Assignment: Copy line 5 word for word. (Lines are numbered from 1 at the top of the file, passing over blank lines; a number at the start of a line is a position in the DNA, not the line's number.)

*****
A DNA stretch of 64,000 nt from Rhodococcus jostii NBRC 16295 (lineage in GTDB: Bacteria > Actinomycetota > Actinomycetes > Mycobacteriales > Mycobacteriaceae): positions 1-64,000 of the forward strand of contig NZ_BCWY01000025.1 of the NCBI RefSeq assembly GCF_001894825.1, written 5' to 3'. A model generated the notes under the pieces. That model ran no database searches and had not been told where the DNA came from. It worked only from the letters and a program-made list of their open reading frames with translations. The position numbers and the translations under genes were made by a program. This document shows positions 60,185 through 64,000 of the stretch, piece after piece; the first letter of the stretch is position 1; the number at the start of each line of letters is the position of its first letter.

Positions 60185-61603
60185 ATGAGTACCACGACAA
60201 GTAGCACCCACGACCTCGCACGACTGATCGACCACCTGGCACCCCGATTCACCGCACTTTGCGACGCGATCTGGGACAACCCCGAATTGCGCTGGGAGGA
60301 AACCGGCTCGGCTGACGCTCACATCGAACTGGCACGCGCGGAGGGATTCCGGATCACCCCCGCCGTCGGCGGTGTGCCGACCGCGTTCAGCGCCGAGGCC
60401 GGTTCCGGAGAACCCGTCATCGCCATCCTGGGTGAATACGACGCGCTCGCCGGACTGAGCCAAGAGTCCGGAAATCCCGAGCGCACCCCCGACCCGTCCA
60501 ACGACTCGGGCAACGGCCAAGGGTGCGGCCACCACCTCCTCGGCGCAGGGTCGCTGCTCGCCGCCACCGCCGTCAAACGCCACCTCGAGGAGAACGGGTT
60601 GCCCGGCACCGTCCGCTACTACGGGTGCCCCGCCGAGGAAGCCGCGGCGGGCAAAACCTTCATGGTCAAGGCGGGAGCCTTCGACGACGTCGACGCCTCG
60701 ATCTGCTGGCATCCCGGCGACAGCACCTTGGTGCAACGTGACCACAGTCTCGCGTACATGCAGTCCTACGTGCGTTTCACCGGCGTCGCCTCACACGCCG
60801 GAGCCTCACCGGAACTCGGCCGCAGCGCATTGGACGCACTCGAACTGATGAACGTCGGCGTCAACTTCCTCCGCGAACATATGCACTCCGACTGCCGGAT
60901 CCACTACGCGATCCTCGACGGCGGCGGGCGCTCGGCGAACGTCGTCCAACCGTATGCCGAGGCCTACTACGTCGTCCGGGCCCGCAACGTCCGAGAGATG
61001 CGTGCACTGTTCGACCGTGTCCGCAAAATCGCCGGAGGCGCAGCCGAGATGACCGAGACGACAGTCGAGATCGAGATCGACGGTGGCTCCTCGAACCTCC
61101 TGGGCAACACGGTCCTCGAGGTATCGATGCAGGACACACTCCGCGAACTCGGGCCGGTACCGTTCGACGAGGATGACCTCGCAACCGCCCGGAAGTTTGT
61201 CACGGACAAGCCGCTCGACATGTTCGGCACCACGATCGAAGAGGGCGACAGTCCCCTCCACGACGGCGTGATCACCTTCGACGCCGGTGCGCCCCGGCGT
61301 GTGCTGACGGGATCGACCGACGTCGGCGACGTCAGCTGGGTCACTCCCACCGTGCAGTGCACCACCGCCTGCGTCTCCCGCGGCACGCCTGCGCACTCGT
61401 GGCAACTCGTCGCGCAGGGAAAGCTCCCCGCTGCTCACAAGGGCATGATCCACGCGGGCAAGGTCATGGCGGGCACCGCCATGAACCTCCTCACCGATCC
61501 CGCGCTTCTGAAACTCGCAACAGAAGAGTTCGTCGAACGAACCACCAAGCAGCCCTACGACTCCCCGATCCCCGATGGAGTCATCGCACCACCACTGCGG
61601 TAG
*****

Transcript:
60301 AACCGGCTCGGCTGACGCTCACATCGAACTGGCACGCGCGGAGGGATTCCGGATCACCCCCGCCGTCGGCGGTGTGCCGACCGCGTTCAGCGCCGAGGCC